The age-old question of where and how sin began has been explored and debated by some of the greatest minds of history, yet no one can give a completely definitive or satisfying answer. Some, quoting Isaiah 45:7, seek to make God the author of sin: “I form the light, and create darkness: I make peace, and create evil: I the Lord do all these things” (KJV). However, the KJV’s word evil, from the original Hebrew rah, is better translated as “calamity.” The context of this passage concerns God’s sovereignty over natural disasters. God is sovereign over all things (Exodus 4:11), but He is not the author of sin (1 John 1:5; cf. James 1:13). He hates sin (Proverbs 8:13). Moral evil originated with the creature, not the Creator.
John Calvin wrote, “The Lord had declared that ‘everything that he had made … was exceedingly good’ [Genesis 1:31]. Whence, then comes this wickedness to man, that he should fall away from his God? Lest we should think it comes from creation, God had put His stamp of approval on what had come forth from himself. By his own evil intention, then, man corrupted the pure nature he had received from the Lord; and by his fall drew all his posterity with him into destruction. Accordingly, we should contemplate the evident cause of condemnation in the corrupt nature of humanity—which is closer to us—rather than seek a hidden and utterly incomprehensible cause in God’s predestination” [Institutes, 3:23:8]. In other words, sin was not part of the original creation, nor was it decreed by the Creator’s will.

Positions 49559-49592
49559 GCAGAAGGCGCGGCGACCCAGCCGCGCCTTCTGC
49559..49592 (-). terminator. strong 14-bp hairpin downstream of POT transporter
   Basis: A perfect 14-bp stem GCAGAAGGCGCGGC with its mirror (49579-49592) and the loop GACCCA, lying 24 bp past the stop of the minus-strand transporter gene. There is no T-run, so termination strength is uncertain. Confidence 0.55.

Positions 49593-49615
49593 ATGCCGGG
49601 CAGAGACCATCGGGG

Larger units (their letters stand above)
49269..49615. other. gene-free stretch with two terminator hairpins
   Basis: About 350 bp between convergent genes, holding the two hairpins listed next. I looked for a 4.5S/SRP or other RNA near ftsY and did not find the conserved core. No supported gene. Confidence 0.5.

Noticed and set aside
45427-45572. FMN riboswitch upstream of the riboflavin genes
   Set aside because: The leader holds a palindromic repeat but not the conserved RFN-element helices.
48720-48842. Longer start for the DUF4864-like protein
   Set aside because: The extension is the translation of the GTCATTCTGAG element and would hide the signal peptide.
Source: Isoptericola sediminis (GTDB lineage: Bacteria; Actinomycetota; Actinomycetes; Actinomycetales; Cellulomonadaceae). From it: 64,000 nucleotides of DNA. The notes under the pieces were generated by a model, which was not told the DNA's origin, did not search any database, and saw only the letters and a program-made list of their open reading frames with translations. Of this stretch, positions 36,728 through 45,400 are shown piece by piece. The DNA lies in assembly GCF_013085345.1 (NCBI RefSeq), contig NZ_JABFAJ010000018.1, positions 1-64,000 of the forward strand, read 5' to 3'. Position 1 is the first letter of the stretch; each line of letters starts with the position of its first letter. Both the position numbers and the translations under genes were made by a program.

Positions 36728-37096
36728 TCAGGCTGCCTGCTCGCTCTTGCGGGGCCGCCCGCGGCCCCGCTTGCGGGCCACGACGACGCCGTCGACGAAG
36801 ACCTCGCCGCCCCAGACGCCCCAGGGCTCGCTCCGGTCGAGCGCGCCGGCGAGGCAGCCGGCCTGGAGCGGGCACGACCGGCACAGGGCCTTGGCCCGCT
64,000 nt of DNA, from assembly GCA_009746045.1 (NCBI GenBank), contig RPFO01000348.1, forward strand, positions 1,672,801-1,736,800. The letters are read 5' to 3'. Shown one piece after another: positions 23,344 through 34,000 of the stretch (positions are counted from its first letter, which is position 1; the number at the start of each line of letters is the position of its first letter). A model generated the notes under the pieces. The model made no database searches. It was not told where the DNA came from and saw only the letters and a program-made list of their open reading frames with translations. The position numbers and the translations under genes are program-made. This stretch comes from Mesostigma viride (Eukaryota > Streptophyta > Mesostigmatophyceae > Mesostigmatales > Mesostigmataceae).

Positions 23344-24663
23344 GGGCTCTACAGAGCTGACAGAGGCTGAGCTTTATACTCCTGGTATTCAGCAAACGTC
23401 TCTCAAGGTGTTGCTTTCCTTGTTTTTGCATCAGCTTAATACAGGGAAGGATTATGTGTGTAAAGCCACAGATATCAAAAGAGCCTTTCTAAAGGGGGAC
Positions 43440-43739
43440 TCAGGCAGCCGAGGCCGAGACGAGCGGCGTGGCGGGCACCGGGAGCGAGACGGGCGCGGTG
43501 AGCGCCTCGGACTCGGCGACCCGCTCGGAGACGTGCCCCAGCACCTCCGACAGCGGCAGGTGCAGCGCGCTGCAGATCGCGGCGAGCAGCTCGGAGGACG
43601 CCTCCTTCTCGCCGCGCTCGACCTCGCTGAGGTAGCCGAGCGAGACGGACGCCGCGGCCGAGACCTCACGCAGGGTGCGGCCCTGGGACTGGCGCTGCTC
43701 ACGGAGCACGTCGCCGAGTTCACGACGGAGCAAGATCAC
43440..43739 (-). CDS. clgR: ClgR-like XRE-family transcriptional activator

The first man, Adam, sinned, and his transgression spiraled mankind into sin, but this was not sin’s origin. Ezekiel 28:13–15 speaks figuratively of Satan, who was originally created without flaw, as all things created by God were. Verse 15 gives us a hint as to the origin of sin: “You were blameless in your ways from the day you were created till wickedness was found in you.” Isaiah 14:12–14 further indicates that Satan (Lucifer) sinned in his pride and his coveting of God’s throne. When he rebelled against God, Satan was ejected from heaven (Ezekiel 28:15–17; cf. 1 Timothy 3:6).
Which brings us to the question, how did evil manifest itself in a perfect creature? It may be good to mention that evil is not a created thing—it is not a creature and has no independent being. Also, evil has no standard as goodness does; it is a lack, a deficiency, a falling short of the standard of God’s perfect goodness. All sin, no matter how trivial it may seem, falls short of moral perfection. God is always consistent with His perfect nature (Deuteronomy 32:4). All sin, therefore, must come from the creature, and the desire for evil comes from within the creature (James 1:14–15). Sin was “found” in Lucifer because of a choice that angel made to seek something other than what God had chosen for him. Any time we seek “other” than God’s choice, we sin.
To say sin originated within God’s creatures does not mean God was surprised or caught unaware by it. Although God did not bring about sin, He certainly allowed it or it would not exist, since God is sovereign over all things. It’s true that He could have prevented sin, but that would have meant stripping His creation of its free will (Daniel 4:17; cf. Psalm 33:10–11). All His ways are good. In Him is “no darkness at all” (1 John 1:5), and He is right now working all things for His good pleasure (Romans 8:28; cf. Isaiah 46:9–10).
The mystery of evil and why God has allowed its reality with all of the suffering it causes may never be fully known in this world, but Scripture assures that evil is temporary. Once the culmination of God’s redemptive plan is complete, Jesus Christ will have destroyed the devil’s work forever (1 John 3:8).
 Got Questions Ministries. (2010). Got Questions? Bible Questions Answered. Bellingham, WA: Logos Bible Software.